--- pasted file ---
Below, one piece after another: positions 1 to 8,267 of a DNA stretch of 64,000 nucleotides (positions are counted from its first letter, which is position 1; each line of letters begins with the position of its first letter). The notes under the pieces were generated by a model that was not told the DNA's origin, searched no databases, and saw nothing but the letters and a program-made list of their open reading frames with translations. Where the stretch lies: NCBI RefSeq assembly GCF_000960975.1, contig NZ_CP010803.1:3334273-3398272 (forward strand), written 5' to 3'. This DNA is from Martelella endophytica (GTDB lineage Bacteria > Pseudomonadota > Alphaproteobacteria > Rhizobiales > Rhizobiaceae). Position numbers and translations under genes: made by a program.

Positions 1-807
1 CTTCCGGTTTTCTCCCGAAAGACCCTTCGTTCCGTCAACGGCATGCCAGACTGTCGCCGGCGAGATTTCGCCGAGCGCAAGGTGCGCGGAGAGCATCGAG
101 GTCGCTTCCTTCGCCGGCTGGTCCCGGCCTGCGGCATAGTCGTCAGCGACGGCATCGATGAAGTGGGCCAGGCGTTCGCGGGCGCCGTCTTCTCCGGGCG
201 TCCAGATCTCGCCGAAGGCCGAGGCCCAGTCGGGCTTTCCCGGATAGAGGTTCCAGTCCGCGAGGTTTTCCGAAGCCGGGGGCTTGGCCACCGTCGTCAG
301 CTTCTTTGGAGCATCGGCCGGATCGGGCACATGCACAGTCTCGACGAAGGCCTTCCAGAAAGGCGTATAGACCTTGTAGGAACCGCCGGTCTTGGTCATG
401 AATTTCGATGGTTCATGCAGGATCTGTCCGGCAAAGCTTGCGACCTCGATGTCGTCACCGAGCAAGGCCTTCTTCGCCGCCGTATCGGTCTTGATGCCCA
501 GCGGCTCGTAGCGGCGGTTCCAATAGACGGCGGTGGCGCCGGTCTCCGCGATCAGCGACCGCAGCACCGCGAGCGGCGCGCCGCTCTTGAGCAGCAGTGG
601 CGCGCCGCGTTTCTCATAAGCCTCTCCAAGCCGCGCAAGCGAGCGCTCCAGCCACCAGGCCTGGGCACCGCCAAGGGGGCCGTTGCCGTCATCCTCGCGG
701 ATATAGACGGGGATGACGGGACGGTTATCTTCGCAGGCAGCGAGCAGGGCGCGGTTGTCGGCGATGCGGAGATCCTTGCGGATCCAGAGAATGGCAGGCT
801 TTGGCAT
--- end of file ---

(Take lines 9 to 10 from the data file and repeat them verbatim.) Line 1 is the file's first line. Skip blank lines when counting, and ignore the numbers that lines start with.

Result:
601 CGCGCCGCGTTTCTCATAAGCCTCTCCAAGCCGCGCAAGCGAGCGCTCCAGCCACCAGGCCTGGGCACCGCCAAGGGGGCCGTTGCCGTCATCCTCGCGG
701 ATATAGACGGGGATGACGGGACGGTTATCTTCGCAGGCAGCGAGCAGGGCGCGGTTGTCGGCGATGCGGAGATCCTTGCGGATCCAGAGAATGGCAGGCT